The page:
It seems ages since I last sat down with some single origin chocolate from Artisan du Chocolat, and it has irked me. I’ve now caught up with all those interesting novelty Christmas chocolates and can now sit down with some good, dark chocolate.
As with their other single origin bars they’ve got an interesting design on the packaging which I see as a device to make people pick them up in store, especially in their Selfridges concessions where there’s a million other brands vying for attention. Also evident on the cover is a brief introduction to Congo and how rare cacao from Congo is – actually less than one per cent of the world’s cacao production comes from the country.
The chocolate mould used is the same as all of their other single origin chocolate bars which lends itself to a very easy snap and forces you to nibble smaller pieces, which I always think is a plus point.
The aroma has hints of cinnamon, molasses and a degree of sharp acidity but is nowhere near as forceful as other bars at the 72% level I’ve reviewed. In actual fact, as the bar heats up from the slightly colder room that I store my chocolate there is a much more pronounced balsamic vinegar aroma.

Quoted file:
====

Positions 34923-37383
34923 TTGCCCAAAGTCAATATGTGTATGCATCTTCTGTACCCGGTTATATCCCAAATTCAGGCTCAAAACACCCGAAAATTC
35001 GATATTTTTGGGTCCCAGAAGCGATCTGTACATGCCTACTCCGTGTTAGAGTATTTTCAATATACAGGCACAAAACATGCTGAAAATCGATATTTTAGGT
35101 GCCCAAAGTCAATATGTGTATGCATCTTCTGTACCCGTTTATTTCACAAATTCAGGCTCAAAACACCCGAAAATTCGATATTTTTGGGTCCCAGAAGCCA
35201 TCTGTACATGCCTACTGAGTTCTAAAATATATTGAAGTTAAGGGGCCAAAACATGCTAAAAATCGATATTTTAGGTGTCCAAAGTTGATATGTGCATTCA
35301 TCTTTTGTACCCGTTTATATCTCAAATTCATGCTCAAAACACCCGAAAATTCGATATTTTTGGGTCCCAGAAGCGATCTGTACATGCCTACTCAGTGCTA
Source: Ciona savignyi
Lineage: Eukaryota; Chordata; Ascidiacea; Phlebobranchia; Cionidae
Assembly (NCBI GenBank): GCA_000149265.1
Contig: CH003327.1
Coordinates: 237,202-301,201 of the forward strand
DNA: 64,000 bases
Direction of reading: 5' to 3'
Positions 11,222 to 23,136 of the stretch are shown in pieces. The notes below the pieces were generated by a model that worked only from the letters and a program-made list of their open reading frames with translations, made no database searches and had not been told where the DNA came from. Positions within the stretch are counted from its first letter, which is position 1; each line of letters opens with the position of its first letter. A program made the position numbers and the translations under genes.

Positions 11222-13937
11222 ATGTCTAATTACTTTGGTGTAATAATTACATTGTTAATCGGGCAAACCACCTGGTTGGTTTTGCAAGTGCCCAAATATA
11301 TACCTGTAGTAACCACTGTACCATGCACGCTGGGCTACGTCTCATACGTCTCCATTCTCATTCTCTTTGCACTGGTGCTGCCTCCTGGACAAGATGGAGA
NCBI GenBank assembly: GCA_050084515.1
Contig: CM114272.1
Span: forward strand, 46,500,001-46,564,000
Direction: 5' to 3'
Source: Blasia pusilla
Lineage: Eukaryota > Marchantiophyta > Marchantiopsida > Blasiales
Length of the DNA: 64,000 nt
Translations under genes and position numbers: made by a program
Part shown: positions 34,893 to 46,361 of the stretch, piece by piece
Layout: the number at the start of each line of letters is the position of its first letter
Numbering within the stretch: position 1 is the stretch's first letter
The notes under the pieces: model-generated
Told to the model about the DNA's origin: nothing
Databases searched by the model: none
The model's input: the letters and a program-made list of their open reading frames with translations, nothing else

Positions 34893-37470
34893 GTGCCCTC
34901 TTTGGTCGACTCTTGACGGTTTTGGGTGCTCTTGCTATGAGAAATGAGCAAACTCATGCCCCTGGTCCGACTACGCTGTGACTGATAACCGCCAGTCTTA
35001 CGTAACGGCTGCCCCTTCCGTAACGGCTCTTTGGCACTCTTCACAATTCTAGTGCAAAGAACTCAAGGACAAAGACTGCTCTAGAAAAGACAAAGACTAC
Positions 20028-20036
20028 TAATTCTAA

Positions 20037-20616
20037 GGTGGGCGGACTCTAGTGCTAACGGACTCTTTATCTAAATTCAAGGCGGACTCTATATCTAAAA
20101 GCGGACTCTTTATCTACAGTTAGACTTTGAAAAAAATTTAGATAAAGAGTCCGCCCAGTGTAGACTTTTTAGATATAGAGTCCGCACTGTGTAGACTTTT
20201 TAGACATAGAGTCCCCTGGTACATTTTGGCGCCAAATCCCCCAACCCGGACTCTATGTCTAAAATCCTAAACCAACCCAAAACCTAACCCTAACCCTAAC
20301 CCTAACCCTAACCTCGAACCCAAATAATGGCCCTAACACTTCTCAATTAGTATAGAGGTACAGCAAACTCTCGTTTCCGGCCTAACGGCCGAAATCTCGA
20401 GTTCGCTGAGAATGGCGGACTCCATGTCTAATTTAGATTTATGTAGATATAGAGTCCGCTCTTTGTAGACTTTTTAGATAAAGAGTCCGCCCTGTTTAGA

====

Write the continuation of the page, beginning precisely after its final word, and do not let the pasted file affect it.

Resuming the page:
The taste has a definite molasses character but a sort of praline edge that dampens that acidity but lends some sophistication to the experience. The bar is actually a blend of trinitario and criollo, but I don’t know in what ratio – I’d expect something like 8:2 but with a fairly long conch time as it so meek. The sanguine flavour belies the 72% cocoa content which feels much more like 60%.
This mildness may disappoint people that may subconsciously think that the wildness of Congo at the 72% level would be more bitter and acidic. For those people that like a great deal of tartness I’d suggest their Jamaica 72% bar instead.